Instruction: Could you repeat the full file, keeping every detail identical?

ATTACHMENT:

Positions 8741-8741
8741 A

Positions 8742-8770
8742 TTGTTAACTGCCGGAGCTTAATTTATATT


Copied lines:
Positions 8741-8741
8741 A

Positions 8742-8770
8742 TTGTTAACTGCCGGAGCTTAATTTATATT